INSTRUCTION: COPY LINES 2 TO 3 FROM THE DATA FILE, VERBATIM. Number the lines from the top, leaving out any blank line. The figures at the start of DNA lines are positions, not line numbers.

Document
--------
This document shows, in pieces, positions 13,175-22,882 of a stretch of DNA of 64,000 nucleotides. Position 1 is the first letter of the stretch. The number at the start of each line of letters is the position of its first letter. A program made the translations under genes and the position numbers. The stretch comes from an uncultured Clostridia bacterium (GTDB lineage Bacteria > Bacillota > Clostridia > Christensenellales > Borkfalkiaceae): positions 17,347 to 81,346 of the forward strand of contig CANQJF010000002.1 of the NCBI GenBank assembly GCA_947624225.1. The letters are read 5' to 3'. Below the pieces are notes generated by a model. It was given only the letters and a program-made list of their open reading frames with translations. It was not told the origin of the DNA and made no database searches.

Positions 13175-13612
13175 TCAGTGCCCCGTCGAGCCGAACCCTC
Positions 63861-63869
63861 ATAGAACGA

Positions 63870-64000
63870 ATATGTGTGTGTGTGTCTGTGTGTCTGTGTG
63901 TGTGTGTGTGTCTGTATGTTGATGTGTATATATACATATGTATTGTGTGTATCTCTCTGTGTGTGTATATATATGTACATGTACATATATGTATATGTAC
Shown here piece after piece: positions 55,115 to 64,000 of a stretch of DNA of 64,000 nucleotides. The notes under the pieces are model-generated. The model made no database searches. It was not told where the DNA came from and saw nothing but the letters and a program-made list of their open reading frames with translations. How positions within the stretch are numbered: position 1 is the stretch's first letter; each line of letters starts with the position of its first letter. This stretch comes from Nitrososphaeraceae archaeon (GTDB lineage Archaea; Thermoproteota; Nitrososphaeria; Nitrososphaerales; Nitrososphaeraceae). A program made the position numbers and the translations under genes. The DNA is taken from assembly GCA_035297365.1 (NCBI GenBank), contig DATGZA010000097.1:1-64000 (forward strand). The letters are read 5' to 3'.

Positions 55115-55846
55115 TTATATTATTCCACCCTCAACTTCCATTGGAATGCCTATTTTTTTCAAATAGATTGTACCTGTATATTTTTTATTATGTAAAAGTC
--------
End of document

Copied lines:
Positions 13175-13612
13175 TCAGTGCCCCGTCGAGCCGAACCCTC